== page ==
“Inscription” by James Gates Percival

by theliterarymaiden

By P. [James Gates Percival]
From the United States Literary Gazette, Volume 3, October 1, 1825, pp. 28-29.

Stranger, if thou hast ever blessed the shade,
That lent thee shelter from the sun or rain,
Thou wilt not rest thee underneath this elm
Without a sense of gratitude. The boughs,
That overshadow thee, have borne the brunt
Of centuries, and have records of the past
In all their whispering leaves. We cannot hear them
Telling their tales, through the long summer day,
To the cool west-wind, and have other thoughts,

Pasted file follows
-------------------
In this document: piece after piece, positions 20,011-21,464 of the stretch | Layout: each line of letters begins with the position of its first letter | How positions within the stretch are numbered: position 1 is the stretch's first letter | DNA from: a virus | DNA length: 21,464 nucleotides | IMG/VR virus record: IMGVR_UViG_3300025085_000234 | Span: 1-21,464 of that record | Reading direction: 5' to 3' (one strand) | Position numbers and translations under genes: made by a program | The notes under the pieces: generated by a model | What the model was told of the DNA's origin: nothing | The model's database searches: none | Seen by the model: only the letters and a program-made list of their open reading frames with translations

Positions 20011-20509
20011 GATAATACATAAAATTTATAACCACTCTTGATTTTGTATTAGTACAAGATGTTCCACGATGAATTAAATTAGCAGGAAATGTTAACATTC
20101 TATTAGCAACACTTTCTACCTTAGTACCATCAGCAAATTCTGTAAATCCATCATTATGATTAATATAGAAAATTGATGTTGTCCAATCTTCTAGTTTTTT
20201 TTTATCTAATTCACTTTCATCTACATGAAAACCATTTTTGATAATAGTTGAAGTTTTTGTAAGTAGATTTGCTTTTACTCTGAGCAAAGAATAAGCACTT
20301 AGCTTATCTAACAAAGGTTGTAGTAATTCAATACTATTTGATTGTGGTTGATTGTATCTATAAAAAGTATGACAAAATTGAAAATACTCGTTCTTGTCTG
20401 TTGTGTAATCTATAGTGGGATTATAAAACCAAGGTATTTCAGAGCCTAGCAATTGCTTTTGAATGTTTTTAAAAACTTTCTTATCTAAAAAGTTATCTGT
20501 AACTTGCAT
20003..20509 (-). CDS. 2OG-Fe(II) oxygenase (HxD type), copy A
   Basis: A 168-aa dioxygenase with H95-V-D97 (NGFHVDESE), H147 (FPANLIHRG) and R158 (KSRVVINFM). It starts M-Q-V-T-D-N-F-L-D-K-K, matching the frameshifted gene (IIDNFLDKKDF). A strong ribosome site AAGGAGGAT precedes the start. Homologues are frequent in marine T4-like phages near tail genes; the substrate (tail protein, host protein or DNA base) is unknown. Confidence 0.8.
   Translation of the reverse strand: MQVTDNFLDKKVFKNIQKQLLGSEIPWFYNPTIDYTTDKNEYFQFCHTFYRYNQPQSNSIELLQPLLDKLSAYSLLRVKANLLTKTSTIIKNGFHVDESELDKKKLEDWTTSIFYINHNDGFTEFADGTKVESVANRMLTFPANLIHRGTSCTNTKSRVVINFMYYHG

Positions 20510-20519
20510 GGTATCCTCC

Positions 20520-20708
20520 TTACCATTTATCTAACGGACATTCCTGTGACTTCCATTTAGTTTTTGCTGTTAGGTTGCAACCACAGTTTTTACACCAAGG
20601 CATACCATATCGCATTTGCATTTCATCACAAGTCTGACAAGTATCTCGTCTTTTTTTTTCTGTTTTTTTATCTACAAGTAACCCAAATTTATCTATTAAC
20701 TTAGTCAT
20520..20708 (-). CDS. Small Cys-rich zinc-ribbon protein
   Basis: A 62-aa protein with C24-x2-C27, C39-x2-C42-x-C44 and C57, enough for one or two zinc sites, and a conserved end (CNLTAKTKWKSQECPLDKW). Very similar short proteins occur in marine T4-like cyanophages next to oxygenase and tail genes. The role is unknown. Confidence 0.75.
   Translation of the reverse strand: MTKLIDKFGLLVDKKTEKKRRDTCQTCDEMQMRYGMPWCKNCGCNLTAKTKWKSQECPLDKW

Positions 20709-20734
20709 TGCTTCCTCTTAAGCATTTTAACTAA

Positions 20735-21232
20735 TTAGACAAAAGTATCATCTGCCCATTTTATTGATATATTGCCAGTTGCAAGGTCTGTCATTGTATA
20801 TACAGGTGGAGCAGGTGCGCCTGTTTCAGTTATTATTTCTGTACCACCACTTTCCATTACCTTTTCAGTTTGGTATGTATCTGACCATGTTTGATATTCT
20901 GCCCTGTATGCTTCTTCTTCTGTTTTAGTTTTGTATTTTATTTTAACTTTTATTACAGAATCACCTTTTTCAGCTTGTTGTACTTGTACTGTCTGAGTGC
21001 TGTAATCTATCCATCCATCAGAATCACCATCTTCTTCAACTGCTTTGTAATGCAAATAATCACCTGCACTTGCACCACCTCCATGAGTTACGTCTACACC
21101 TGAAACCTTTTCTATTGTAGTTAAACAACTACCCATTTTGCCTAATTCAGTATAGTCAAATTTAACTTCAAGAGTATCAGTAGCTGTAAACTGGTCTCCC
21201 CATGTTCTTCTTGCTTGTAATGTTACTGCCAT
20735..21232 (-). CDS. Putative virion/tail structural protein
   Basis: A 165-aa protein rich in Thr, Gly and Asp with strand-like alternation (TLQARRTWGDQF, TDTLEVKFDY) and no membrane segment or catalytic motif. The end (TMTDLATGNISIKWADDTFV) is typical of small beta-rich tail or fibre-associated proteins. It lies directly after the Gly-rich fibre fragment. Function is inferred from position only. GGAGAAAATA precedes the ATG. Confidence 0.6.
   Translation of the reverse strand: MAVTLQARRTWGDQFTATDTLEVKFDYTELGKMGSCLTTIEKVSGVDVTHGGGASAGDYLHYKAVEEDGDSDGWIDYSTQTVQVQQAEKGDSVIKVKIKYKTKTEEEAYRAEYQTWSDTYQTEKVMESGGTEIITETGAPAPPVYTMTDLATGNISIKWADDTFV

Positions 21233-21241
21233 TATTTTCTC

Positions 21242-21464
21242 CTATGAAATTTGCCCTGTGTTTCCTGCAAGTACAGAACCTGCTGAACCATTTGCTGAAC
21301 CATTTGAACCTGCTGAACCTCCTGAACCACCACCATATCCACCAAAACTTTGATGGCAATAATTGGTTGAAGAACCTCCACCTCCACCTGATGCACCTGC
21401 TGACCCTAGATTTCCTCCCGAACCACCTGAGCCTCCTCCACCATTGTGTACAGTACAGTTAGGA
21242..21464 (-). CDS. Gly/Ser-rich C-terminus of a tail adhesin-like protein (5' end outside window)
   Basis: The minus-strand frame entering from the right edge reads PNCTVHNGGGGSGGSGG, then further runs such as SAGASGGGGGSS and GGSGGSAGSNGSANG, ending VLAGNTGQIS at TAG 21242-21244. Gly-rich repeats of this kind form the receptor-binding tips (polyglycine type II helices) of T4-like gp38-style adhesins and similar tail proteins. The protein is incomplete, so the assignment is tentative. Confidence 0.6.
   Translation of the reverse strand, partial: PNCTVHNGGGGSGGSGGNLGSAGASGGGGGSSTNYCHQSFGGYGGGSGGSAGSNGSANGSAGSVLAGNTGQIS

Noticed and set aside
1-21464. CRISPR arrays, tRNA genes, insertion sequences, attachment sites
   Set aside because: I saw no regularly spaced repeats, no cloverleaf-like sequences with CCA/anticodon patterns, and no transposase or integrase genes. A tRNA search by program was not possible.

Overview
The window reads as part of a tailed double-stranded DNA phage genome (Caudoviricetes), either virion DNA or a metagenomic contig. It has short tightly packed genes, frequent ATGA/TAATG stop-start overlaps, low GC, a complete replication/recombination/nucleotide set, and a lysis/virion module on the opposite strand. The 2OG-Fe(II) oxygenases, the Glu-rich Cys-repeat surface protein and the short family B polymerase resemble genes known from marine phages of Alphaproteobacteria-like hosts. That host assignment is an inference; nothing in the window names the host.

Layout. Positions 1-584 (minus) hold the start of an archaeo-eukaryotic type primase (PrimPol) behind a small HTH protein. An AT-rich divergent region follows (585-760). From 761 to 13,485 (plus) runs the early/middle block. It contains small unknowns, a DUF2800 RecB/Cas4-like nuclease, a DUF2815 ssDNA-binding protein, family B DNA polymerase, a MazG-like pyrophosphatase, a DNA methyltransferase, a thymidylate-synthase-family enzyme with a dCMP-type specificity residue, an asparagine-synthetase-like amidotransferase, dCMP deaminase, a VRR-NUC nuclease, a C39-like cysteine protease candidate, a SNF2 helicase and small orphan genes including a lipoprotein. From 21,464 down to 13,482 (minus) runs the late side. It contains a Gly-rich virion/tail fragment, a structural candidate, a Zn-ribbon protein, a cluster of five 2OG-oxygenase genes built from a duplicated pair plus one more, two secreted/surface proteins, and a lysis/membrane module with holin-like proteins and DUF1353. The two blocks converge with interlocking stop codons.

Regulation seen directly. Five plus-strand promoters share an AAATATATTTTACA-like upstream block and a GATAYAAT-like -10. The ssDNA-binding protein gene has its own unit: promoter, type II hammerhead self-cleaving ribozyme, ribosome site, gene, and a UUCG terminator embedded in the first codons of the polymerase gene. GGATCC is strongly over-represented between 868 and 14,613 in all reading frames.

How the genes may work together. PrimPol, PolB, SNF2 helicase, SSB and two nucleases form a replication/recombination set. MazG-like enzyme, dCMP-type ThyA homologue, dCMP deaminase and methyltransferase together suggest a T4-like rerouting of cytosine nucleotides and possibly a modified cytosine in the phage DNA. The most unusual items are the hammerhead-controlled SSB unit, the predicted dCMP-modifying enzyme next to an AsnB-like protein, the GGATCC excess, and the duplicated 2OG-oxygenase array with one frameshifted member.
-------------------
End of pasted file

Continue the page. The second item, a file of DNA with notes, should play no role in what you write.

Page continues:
Than of the generations, who have sat,
In long succession, on the mossy turf
That beds these twisted roots. Sunshine and calm,
Darkness and storm, have been around these boughs.
And they have smiled to the unclouded sky,
And rocked in the rude tempest, but have stood
Unbroken, while the stream of human life
Has ebbed and flowed like the perpetual tide,
And hardly left a trace upon its shores,
To tell us where it came. Then rest thee, stranger,
And think thou hearest in the ancient wood
A monitor, that warns thee of thy end
With a low earnest voice, a voice of kindness,
That, like a silent fountain running over,
Refreshes where it flows, and, like its waters,
Gives life to the sere heart it passes by.